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Speaking for Tea Party, U.S. Senator Rand Paul spreads the blame

U.S. Senator Rand Paul (R-KY) questions Senator John Kerry (Not Pictured) during a Senate Foreign Relations Committee confirmation hearing o
U.S. Senator Rand Paul (R-KY) questions Senator John Kerry (Not Pictured) during a Senate Foreign Relations Committee confirmation hearing o

By Patricia Zengerle

WASHINGTON (Reuters) - U.S. Senator Rand Paul blamed Republicans and Democrats for heavy government spending on Tuesday in an address responding to President Barack Obama's State of the Union speech on behalf of the small-government, fiscally conservative Tea Party movement.

"Both parties have been guilty of spending too much, of protecting their sacred cows, of backroom deals in which everyone up here wins, but every taxpayer loses," Paul said.

Paul, the son of former Republican Texas Representative Ron Paul, a libertarian and three-time presidential candidate, won his Kentucky Senate seat with strong support from the Tea Party.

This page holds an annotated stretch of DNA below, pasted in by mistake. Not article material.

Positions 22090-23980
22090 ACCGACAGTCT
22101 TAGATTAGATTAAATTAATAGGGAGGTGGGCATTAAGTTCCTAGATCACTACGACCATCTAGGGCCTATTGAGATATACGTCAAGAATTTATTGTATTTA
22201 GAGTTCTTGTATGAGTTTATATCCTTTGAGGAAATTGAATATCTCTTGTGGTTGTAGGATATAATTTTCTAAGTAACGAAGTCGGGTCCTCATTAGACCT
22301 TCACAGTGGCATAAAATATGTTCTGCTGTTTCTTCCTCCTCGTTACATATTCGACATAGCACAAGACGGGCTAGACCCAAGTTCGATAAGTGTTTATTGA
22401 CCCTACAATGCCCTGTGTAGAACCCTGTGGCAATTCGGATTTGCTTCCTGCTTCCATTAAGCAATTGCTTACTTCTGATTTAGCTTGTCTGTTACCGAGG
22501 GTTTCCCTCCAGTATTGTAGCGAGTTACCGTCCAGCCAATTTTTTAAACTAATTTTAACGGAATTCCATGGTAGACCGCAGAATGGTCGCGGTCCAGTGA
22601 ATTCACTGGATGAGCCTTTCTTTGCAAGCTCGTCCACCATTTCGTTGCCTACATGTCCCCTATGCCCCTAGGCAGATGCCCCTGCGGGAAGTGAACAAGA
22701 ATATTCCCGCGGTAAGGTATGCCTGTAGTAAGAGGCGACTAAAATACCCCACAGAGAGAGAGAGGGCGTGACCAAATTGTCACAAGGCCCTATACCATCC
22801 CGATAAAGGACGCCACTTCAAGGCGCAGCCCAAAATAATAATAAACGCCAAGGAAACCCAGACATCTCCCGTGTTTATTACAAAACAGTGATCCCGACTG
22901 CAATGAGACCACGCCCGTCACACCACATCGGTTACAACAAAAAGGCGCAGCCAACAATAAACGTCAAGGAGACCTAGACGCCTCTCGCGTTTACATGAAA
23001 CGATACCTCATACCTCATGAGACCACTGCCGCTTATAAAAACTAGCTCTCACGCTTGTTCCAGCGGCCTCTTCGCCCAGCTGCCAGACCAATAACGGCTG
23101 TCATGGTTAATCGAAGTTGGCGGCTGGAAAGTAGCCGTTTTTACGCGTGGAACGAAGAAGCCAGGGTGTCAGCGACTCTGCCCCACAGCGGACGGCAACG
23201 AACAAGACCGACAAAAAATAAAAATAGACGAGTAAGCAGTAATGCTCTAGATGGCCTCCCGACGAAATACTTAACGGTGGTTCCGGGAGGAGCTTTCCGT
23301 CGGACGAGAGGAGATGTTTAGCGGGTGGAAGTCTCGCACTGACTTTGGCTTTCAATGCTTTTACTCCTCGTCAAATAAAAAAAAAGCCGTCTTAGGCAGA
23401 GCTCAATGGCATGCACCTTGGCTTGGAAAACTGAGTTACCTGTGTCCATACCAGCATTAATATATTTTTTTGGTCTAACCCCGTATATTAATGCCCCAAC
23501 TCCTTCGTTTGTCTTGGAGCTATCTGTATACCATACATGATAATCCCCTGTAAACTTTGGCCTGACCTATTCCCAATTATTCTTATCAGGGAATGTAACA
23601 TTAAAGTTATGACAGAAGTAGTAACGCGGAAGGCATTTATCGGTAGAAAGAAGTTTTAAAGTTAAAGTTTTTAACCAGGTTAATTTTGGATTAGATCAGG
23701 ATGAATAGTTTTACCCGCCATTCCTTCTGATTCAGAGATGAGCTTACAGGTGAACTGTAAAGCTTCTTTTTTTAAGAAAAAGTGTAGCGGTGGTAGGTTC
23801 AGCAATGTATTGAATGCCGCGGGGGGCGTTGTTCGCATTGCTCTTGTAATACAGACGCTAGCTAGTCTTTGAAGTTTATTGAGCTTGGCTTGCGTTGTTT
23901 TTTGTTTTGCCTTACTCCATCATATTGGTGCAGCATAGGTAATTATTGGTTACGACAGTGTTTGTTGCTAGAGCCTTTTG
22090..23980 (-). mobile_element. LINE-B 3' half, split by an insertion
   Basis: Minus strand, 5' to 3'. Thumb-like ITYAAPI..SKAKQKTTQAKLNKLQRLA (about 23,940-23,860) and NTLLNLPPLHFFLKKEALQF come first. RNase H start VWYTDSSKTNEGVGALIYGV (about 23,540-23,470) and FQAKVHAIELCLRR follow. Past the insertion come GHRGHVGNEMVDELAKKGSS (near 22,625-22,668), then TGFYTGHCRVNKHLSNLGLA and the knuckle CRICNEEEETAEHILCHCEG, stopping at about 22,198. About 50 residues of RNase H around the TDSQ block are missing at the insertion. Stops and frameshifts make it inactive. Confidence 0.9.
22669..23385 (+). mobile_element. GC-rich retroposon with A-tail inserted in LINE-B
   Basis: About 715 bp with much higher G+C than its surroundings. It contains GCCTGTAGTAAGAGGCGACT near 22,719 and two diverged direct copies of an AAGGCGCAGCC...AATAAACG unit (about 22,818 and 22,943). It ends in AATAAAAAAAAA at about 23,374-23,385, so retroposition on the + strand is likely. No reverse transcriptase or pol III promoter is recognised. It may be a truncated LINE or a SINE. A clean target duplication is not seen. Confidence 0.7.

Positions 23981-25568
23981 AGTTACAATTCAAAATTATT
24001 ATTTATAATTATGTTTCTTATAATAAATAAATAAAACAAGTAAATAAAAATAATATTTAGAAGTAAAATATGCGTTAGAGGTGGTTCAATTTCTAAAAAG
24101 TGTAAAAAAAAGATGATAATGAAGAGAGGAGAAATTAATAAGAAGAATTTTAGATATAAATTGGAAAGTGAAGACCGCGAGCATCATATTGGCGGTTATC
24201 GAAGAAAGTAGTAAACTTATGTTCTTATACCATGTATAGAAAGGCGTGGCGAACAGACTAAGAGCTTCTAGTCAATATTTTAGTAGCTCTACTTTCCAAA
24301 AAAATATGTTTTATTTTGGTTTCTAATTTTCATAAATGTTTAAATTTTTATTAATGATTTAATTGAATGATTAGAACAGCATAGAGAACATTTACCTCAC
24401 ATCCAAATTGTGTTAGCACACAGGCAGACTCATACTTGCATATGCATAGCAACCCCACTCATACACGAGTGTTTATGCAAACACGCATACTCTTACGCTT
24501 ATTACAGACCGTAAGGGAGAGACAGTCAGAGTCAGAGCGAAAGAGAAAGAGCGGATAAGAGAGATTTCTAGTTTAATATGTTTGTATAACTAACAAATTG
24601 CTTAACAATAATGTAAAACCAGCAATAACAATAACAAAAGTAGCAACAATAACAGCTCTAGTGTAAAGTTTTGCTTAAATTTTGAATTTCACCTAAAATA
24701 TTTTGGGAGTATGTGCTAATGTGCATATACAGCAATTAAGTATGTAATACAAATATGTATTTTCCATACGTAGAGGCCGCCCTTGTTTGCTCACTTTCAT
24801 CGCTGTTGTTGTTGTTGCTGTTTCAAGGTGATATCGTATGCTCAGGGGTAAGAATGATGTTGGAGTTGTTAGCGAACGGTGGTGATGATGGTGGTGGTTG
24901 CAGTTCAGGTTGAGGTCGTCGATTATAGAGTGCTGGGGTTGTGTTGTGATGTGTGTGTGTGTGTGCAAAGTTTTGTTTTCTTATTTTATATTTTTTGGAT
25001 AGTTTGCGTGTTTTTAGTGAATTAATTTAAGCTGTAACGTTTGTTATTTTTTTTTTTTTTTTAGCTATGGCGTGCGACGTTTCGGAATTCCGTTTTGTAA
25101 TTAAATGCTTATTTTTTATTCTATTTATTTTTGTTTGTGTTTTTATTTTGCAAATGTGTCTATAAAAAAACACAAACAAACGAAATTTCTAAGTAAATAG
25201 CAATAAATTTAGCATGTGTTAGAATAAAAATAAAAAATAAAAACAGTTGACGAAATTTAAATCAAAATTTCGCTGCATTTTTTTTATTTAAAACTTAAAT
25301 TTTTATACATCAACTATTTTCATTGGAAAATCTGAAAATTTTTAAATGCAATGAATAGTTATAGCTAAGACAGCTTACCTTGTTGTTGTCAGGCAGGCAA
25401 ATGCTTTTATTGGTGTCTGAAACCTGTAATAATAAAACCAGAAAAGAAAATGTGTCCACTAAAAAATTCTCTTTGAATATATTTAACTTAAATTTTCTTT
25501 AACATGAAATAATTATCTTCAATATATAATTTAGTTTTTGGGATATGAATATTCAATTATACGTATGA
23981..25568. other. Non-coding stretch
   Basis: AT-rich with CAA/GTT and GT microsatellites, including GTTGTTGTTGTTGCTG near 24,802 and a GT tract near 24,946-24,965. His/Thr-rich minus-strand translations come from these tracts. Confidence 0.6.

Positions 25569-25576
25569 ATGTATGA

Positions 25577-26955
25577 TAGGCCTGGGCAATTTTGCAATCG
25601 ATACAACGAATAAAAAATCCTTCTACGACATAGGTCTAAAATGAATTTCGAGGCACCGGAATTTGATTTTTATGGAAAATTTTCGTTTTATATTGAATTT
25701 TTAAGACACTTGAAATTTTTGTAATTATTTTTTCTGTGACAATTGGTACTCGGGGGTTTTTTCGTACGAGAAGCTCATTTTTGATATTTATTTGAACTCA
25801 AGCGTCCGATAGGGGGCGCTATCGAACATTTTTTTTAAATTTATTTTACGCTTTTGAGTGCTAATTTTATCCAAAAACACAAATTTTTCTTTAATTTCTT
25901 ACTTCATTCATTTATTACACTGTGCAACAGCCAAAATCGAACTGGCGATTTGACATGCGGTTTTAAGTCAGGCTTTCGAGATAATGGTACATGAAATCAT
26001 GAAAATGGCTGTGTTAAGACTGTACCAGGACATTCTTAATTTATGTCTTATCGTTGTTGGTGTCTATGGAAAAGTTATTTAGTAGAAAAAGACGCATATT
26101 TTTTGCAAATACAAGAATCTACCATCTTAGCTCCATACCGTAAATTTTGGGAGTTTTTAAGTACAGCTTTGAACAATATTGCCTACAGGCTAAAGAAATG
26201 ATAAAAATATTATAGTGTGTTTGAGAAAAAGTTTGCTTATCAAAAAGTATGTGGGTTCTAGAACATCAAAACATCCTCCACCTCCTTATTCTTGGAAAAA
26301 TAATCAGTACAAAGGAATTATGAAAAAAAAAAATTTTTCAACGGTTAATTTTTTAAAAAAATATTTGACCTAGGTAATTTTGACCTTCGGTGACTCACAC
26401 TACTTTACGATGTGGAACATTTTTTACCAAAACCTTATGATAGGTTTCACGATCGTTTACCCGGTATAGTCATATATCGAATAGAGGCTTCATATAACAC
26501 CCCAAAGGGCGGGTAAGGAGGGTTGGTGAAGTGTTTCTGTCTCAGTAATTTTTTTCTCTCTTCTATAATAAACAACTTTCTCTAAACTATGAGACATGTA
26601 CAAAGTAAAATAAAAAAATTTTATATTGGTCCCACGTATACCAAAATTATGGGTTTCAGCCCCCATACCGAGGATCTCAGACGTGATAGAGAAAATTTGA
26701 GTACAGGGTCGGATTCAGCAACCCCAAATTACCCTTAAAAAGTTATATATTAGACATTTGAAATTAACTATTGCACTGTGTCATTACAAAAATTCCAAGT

Despite being a relatively junior senator, Paul, 50, has established himself as a strongly conservative voice on Capitol Hill, notably by telling then-Secretary of State Hillary Clinton last month that he would have fired her over the September attacks on the U.S. diplomatic mission in Benghazi, Libya.

Paul's remarks under the Tea Party banner prompted talk of division within the Republican Party. But Paul's speech echoed many themes in the official Republican response to Obama's remarks by Senator Marco Rubio of Florida, who like Paul was elected in 2010 with strong Tea Party support.

Rubio is one of the leaders of a bipartisan push for immigration reform in Congress, and Paul also said Republicans should push to overhaul immigration laws.

"We must be the party who sees immigrants as assets, not liabilities. We must be the party that says, 'If you want to work, if you want to become an American, we welcome you,'" said Paul, whose father was a Republican presidential candidate last year.

Paul had harsh words for Obama, calling for a balanced budget and accusing him of seeking to "squeeze" working people to fund higher spending and big government.

"Big government makes it more expensive to put food on the table. Big government is not your friend. The president offers you free stuff but his policies keep you poor," Paul said.

(Editing by David Lindsey and Jim Loney)

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